The sum of what I am trying to say is that all factors being weighed by manufactures should be placed in the open and then formulate legislation that would mitigate the strength of these arguments. The recovery process might be long and perilous since factories already sent overseas would not readily return due to the high cost of relocating and the uncertainty of what the next Administration and Congress might do to reverse course once again as they have done repeatedly over the decades. An immediate result could be stopping the outflow so that more jobs are not lost. Over time, at least some factories would return those that are not labor intensive. After all it is extremely expensive to ship finished goods across the ocean. I know they have perfected shipping but irregardless that is an expense. Then there is an increased assurance of higher quality products as a result of our stringent standards.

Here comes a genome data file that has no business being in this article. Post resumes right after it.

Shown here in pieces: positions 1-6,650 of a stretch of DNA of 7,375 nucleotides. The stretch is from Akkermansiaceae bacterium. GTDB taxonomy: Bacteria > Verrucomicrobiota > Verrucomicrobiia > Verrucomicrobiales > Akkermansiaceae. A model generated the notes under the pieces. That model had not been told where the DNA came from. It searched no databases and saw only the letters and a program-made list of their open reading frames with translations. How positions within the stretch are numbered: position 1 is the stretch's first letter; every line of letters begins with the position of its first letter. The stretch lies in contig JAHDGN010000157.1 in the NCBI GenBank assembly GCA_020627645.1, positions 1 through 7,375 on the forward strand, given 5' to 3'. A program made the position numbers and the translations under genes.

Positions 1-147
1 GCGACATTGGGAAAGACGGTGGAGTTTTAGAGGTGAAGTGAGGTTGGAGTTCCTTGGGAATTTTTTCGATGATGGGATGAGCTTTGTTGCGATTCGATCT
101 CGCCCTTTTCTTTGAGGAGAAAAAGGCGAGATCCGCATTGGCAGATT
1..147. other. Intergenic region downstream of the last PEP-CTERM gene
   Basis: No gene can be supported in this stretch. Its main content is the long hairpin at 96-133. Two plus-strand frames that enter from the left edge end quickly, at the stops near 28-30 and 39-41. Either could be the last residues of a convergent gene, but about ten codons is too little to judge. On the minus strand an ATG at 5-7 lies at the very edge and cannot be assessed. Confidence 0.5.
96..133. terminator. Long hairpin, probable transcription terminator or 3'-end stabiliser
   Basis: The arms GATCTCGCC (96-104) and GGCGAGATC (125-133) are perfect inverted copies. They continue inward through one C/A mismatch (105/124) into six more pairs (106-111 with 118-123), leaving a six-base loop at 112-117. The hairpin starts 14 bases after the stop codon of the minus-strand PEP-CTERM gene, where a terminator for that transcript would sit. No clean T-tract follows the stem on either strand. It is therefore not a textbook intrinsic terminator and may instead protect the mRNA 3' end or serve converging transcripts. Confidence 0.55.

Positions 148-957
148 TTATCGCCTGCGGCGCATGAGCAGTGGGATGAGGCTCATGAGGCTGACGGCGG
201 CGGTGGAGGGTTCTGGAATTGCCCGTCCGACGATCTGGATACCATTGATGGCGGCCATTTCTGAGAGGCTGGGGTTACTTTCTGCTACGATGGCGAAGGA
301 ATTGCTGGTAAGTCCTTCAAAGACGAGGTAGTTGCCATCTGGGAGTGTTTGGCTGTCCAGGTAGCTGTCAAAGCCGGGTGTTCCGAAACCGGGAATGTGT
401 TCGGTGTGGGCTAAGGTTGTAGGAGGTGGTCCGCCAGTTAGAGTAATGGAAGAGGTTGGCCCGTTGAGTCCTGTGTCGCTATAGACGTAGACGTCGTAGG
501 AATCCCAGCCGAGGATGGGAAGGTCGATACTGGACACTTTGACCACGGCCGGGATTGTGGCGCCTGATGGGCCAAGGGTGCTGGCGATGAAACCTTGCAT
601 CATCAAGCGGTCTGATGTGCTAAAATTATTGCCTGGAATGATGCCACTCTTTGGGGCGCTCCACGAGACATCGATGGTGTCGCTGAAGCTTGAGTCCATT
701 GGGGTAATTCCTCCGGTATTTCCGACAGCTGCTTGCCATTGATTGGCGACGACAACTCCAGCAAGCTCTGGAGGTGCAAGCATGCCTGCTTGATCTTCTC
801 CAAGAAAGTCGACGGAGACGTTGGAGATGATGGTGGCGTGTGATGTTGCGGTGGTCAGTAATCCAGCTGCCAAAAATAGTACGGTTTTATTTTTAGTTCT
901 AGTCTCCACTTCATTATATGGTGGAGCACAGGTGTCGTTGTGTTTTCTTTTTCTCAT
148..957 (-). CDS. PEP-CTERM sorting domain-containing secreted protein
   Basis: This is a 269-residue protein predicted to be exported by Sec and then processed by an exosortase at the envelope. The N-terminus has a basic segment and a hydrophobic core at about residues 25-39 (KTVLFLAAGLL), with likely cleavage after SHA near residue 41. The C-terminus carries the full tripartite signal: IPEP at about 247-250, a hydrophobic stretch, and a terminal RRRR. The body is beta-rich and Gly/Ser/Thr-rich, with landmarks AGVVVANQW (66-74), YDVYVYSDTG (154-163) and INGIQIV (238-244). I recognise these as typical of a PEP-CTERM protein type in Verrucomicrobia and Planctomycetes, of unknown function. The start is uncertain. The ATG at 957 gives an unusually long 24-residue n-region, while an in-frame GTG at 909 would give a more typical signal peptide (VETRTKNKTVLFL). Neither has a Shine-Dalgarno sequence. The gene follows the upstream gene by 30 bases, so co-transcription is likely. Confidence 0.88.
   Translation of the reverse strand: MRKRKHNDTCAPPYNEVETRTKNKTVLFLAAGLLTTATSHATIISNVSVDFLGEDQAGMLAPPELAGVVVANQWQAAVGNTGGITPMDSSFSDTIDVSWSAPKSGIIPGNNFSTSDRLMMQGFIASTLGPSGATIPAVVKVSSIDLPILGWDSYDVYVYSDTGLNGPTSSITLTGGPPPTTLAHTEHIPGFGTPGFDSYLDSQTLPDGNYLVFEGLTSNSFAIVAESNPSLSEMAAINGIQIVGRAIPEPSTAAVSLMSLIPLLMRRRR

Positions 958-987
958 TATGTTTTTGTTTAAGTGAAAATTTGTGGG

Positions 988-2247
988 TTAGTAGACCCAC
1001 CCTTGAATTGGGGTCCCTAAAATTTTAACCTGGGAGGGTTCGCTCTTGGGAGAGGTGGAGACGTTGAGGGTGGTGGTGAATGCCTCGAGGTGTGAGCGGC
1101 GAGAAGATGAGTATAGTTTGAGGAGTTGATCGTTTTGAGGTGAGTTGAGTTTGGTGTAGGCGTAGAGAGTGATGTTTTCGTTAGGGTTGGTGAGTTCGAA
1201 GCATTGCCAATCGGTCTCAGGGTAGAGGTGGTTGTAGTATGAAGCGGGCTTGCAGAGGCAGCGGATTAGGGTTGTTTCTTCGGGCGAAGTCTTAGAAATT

My last comment has to do with the weak kneed approach to China not only by the Obama Administration but during Bush’s eight years in office. We continue to play the role of patsy allowing China to break every rule in the book from stealing our manufacturing secrets, to blackmailing manufacturers who do relocate to follow their edicts, to manipulating the value of their currency, to using child and prisoners in the work force, for lack of concern for safety and quality. Vice President Biden has just ended a “good will” visit to China. I can assure you that no pressure was brought to bear to keep more factories from closing and relocating to China. We hear words from time to time, particularly from those attempting to stay in office but regardless of fine words they just don’t have the gumption to change the disastrous outflow of good paying jobs. It is up to us, the people to force them to do the job we send them to Washington to accomplish. I hope you will be one of those persons.

Jack B. Walters
August 27, 2011